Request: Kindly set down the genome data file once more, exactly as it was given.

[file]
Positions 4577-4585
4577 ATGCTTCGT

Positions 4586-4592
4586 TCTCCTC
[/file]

Positions 4577-4585
4577 ATGCTTCGT

Positions 4586-4592
4586 TCTCCTC